Assisted suicide services are controversial, but some countries approve of such life-ending services for certain patients. Switzerland is among the countries that allow terminally ill patients to choose to end their lives via assisted suicide. The procedures involve the presence of a doctor who will administer a drug that will quickly lead to a painless death. But a company called Exit International created a Sarco machine that serves the same purpose. The 3D-printed suicide pod does not require the use of drugs, as it relies on a mechanism that reduces the oxygen levels in the air, which ultimately leads to unconsciousness and death. Organizations can legally operate the Sarco machine in Switzerland.
How assisted suicide works in Switzerland
According to SwissInfo, some 1,300 people died in 2020 in Switzerland by assisted suicide. The procedure involves the ingestion of liquid sodium pentobarbital. After taking the drug, a person falls asleep within five minutes. A deep coma follows, and then death.
The Sarco suicide pod would deliver the same result, a peaceful death, via a different method. The device looks like a coffin coming from some sort of post-apocalyptic movie. But rather than preserving life via some kind of advanced cryogenic tech, the Sarco pod helps with assisted suicide.
The report notes that Swiss authorities have approved the Sarco suicide pod for use in Switzerland. While the goal is to one day allow users to end their lives using the device on their own, the Sarco would still require the presence of doctors in its current format.
The person looking for assisted suicide services would get into the capsule and lie down. After answering a few questions, they’ll be able to press a button inside the pod. Once that happens, nitrogen will flood the pod, reducing the oxygen to 1%. Humans breathe air containing 21%. The concentration reduction occurs in 30 seconds, which will make the person feel disoriented or euphoric before losing consciousness.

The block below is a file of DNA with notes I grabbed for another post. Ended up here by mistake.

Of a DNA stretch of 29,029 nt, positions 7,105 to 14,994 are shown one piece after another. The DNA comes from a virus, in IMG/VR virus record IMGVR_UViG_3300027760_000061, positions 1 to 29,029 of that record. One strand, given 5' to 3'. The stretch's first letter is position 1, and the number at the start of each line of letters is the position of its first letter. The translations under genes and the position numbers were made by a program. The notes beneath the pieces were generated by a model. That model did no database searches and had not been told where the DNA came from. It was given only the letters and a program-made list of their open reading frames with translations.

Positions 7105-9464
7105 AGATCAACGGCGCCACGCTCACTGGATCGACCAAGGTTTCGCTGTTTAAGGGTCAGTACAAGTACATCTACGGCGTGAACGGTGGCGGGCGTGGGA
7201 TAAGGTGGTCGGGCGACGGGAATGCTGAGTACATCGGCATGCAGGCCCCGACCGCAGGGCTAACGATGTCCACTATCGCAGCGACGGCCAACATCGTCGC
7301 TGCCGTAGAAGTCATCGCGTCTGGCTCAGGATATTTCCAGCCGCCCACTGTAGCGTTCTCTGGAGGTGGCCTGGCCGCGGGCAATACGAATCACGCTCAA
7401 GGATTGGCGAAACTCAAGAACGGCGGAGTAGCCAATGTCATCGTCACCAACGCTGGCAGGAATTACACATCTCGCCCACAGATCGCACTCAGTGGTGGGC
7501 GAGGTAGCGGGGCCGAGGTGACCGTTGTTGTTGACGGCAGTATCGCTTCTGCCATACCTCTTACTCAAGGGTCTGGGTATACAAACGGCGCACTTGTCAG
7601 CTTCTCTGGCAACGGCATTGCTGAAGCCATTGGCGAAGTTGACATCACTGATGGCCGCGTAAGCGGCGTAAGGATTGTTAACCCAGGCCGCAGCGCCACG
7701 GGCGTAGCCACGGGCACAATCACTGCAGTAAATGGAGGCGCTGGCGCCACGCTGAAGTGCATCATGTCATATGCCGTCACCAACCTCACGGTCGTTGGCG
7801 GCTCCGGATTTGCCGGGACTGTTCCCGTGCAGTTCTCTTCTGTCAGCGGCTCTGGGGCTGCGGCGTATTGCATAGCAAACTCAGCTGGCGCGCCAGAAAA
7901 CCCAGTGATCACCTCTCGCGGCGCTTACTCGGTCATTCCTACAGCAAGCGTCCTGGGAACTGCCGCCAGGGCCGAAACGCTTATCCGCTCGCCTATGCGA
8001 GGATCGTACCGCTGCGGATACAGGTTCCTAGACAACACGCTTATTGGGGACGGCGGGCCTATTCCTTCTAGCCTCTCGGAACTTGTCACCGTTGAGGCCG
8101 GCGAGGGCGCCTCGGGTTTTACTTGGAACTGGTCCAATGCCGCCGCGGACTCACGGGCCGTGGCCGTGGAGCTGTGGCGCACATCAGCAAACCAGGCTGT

When will the Sarco suicide pod be available?
“Death takes place through hypoxia and hypocapnia, oxygen and carbon dioxide deprivation, respectively,” Exit International founder Philip Nitschke told SwissInfo. “There is no panic, no choking feeling.”
He explained that in an environment where oxygen is less than 1%, death would occur after 5-10 minutes.
The exec said that Exit International sought regulatory review for Sarco assisted suicide in Switzerland last year. The review is complete, and the suicide pod can be legally used in the country. That doesn’t mean the service is available.
Only two prototypes exist right now, with the third in development in the Netherlands. One of them is on display in museums — it’s currently available to visit at the Museum for Sepulchral Culture in Kassel, Germany. The second isn’t “esthetically pleasing.” That, and other unspecified reasons, make it not suitable for assisted suicide. If all goes well, the third machine will be operational in Switzerland in 2022.
However, Nitschke said that the pandemic delayed development work. The company wants to add a camera that allows the person inside the suicide pod to communicate with those outside.
Moreover, Exit International plans to develop artificial intelligence screening systems for assisted suicide services in the more distant future. They will analyze a person’s mental capacity instead of an actual psychiatrist.